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Update: YouTube has officially launched a paid channel pilot program for a select number of content partners that includes the likes of Sesame Street and UFC. Subscription fees start at $0.99 per month, with the option of yearly discounts and a 14-day free trial. At launch we are able to find 53 paid channels, though YouTube is expecting to add many more in the coming weeks. Days before we hinted at the possibility of YouTube being able to compete with streaming providers Hulu and Netflix, and although they are clearly not there yet in terms of content, they appear to be carrying similar geographic restrictions. In other words, if you are outside the US it's quite likely most channels will be unavailable to you, even if you are willing to pay.
The original story is below:
Google is preparing to roll out a paid subscription service for some of the specialist video channels on YouTube. According to the Financial Times, people familiar with the plan have said that it will apply to as many as 50 existing channels, and subscriptions could cost as little as $1.99 for each channel.
The subscription service is expected to be rolled out soon, meaning it could be launched as early as this week. With this change YouTube intends to expand the kinds of content that channel operators are able to produce, including TV shows and films.
As professionally produced videos that were once only available on network television become more common on the Internet, YouTube is looking at ways to leverage the medium and expand their revenue stream using the subscription-based model. In the past 18 months, YouTube has reportedly spent more than $200 million on advances to dozens of start-up channels.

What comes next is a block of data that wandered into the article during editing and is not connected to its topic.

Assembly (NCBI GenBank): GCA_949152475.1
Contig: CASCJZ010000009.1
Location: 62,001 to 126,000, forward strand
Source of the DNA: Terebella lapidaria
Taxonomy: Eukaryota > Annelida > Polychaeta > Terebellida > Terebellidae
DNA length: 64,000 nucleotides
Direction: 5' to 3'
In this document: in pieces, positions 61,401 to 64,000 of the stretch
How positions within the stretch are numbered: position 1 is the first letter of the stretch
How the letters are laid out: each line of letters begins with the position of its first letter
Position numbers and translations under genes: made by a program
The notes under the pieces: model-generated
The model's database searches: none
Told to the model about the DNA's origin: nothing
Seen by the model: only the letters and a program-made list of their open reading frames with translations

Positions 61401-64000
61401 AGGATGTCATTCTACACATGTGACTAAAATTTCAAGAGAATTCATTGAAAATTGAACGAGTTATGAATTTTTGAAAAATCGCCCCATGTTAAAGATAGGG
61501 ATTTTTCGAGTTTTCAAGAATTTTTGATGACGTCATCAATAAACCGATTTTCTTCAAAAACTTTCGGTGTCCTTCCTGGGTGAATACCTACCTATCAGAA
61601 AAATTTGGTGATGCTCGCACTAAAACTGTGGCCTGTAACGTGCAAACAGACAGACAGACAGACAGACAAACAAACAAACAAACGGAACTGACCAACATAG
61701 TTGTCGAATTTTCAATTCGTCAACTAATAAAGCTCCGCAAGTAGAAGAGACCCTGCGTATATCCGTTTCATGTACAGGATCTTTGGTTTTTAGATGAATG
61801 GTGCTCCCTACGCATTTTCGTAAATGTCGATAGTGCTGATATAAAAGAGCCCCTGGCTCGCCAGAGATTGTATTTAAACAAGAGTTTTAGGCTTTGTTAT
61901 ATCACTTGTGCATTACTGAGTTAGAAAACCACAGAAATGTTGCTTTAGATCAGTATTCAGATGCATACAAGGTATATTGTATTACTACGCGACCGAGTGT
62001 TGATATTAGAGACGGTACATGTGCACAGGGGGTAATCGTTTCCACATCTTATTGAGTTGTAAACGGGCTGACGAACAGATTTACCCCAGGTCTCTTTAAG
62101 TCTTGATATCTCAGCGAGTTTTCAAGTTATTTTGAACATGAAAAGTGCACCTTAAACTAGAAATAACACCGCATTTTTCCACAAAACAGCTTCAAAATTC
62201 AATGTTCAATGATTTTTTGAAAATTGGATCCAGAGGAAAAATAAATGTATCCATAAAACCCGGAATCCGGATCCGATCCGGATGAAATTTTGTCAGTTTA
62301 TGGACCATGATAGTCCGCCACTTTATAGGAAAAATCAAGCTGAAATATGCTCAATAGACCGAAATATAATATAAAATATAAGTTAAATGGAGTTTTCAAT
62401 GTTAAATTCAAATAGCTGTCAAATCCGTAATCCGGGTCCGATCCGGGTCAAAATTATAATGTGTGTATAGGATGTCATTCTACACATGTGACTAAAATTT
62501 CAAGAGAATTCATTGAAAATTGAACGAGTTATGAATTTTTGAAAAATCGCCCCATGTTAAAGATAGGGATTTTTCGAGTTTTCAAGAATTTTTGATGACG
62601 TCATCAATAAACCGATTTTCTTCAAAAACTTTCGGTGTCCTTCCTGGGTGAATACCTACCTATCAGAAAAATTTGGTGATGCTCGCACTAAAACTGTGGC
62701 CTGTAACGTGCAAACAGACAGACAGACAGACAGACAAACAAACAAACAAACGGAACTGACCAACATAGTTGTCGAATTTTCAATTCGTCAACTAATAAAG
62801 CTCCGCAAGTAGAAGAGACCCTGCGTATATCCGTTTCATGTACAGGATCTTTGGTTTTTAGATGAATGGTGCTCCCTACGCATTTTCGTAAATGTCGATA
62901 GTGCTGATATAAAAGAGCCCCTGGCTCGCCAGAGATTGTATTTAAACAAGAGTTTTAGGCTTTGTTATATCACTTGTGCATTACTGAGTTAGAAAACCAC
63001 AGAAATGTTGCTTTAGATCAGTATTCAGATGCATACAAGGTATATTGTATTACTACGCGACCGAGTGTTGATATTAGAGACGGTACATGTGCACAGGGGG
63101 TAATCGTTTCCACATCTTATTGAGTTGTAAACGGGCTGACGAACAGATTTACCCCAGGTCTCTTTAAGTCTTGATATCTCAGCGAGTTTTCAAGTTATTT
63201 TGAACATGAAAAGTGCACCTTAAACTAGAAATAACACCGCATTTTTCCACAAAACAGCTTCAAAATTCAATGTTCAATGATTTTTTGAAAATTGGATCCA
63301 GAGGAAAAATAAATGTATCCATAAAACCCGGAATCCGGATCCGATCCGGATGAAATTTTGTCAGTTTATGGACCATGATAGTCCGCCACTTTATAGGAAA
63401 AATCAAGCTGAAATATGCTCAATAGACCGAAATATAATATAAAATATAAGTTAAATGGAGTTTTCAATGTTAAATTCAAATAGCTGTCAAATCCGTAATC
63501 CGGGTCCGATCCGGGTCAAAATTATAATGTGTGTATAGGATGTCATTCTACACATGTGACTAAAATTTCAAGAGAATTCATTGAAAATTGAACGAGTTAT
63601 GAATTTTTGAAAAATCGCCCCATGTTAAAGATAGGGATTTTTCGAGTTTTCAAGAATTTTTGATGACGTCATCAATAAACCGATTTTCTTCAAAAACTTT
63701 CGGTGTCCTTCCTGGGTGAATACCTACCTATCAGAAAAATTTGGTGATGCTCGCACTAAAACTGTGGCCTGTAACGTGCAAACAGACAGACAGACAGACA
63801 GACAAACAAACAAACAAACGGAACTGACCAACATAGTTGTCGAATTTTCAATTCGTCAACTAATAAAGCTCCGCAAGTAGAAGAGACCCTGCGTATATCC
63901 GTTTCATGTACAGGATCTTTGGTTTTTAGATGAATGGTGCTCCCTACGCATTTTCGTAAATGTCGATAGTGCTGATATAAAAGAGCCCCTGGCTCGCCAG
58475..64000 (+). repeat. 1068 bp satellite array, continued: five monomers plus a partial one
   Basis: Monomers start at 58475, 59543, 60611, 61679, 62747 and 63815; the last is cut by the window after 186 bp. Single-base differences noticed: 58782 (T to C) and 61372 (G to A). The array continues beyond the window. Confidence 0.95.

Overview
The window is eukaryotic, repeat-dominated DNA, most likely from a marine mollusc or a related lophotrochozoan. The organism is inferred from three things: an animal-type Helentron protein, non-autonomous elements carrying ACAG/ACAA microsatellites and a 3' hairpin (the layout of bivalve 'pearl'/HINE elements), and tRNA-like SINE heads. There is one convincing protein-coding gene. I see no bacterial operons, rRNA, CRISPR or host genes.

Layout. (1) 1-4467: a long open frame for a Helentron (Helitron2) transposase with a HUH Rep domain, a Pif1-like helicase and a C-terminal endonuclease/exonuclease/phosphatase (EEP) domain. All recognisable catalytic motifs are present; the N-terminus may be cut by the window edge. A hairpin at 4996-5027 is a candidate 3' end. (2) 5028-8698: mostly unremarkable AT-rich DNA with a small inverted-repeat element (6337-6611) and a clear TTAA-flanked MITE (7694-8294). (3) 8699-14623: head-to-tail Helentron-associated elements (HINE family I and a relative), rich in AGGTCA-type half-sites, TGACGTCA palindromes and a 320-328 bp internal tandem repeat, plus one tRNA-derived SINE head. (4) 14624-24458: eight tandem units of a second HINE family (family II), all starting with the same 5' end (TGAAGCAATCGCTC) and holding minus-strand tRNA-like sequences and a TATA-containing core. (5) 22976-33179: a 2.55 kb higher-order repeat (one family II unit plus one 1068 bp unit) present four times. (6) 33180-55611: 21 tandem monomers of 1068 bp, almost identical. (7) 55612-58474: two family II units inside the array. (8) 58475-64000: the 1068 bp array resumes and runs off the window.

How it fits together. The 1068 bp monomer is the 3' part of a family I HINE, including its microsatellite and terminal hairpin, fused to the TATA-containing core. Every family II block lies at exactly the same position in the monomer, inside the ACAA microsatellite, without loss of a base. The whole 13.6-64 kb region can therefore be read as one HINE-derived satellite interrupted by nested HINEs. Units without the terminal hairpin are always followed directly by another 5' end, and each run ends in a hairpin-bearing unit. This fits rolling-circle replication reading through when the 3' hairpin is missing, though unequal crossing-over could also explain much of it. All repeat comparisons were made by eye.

Google has responded to the Financial Times report, saying that they have nothing to announce yet but have been "looking into creating a subscription platform that could bring even more great content to YouTube for our users to enjoy and provide our creators with another vehicle to generate revenue from their content, beyond the rental and ad-supported models we offer."
Earlier this year it was also suggested that YouTube could be working on pay-per-view and à la carte options for video channels.
Whether this is an attempt by YouTube to compete with other streaming content providers like Hulu and Netflix remains to be seen, but broadening their content will certainly bolster their existing offering. YouTube's audience broke the one billion user mark this year with the help of channels, and, personally, I can't wait to see Grumpy Cat: The Movie.